THE first reactions to the central government's proposals for public service flights between the Balearic Islands appeared yesterday.
The proposals are a maximum fare of 72 euros (48 with the resident discount) for flights from Palma to Ibiza and Mahon and 101 euros (67.7 with discount) between Ibiza and Minorca, with a guaranteed number of seats. The socialist party said that in practice only 50 per cent of the seats would have the special fare and they would benefit tourists rather than residents. Former Balearic transport minister Francesc Quetglas, described the proposals as “timid and totally insufficient,” although he admitted they represented an “advance compared to the current situation.” When he was in office he had proposed a fare of 60 euros and pointed out that the new fares would only be applicable to half the seats in each plane or 75 per cent of the total seats available all year. He also claimed that residents would only benefit from 20 to 30 per cent of the cheap seats as the tickets would be snapped up in advance by tour operators. Socialist leader Francesc Antich said that he would write to government chief Jaume Matas suggesting improvements to the proposals.
The United Left (EU), however, criticised the proposals, claiming that they did not cover “the needs or the expectations” of residents.
In a communique, it said the proposals “excluded flights to the Peninsula” and pointed out that the guaranteed fare was 18 euros dearer than many promotions. The party also said the frequency of the flights was “insufficient”. Felipe Navío, chairman of the Spanish Airlines Association (AECA) described the proposal as “positive” and said that several airlines had already shown an interest in covering the routes.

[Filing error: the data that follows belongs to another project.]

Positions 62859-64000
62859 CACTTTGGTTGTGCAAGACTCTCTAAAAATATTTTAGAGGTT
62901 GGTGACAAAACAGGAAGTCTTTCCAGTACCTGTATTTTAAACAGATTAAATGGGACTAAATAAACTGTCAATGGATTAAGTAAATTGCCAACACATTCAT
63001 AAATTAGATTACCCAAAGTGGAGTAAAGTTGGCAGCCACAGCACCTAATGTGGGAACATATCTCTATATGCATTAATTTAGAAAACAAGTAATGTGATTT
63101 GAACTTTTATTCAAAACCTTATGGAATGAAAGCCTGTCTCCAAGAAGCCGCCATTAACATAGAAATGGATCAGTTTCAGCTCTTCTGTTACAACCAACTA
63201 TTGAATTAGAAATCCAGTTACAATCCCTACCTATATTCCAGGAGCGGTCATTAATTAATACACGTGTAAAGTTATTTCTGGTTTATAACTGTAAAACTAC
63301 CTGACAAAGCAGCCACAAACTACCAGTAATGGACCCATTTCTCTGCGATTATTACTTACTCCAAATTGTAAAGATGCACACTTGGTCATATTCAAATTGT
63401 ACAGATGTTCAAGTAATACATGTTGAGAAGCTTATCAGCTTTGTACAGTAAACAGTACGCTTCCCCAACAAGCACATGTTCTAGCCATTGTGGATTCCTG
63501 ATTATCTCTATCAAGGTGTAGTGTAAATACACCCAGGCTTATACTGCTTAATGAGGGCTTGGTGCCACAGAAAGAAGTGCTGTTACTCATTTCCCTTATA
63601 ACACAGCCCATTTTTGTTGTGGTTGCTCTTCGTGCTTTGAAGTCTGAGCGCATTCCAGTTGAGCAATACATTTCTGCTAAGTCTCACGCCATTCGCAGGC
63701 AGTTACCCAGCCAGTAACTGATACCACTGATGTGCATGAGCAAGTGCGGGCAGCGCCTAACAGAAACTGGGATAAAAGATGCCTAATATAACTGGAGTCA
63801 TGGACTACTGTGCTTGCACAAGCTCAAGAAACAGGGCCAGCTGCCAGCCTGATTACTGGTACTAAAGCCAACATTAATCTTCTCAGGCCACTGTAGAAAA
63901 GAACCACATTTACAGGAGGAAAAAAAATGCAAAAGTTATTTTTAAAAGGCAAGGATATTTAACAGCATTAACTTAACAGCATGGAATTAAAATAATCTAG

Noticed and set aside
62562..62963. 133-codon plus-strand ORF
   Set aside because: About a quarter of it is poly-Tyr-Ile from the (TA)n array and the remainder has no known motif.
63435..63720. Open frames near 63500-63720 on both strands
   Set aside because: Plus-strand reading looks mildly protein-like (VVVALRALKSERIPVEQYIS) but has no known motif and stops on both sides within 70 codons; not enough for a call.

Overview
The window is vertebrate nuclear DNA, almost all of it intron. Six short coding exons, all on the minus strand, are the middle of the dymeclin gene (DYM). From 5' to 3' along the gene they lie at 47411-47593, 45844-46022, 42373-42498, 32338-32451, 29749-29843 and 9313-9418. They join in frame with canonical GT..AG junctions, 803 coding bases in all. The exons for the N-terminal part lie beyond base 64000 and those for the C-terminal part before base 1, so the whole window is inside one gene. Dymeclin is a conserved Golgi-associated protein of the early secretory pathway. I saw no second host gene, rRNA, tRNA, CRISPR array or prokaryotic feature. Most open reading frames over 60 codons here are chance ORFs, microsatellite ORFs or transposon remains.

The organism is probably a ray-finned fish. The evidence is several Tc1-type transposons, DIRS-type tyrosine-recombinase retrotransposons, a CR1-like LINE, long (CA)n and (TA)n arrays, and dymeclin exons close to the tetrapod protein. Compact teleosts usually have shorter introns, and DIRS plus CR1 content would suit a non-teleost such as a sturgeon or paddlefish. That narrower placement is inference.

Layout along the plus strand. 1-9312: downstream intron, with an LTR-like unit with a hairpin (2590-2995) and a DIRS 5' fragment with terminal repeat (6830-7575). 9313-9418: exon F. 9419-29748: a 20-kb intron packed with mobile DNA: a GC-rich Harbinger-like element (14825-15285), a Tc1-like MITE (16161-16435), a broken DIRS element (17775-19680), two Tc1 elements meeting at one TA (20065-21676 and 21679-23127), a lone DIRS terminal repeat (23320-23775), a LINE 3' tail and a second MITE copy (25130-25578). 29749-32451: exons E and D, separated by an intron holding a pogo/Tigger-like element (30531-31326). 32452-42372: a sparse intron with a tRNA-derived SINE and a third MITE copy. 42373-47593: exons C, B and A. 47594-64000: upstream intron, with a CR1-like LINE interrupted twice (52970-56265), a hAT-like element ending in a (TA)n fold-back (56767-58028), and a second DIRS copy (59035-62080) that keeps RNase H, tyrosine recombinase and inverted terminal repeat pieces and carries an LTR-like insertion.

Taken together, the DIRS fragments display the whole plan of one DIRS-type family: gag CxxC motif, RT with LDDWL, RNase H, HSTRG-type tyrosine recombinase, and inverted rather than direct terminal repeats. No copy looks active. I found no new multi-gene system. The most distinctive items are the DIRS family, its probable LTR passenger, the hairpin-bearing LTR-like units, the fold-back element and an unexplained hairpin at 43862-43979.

The Association groups together the chief Spanish airlines with the exception
Former transport minister describes proposals as “timid and insufficient” of Iberia, and Navío said members would be encouraged to present their projects for the routes, and to suggest improvements to the proposals.
He also said that several European Union airlines had shown an interest in the proposal as part of their strategy to gain a foothold in a new market.
However, he declined to give names for the time being.
He added that it would open up competition, which was an important aspect.
In the long run, he said, what is important is that users should evaluate the product, quality, frequency and price.

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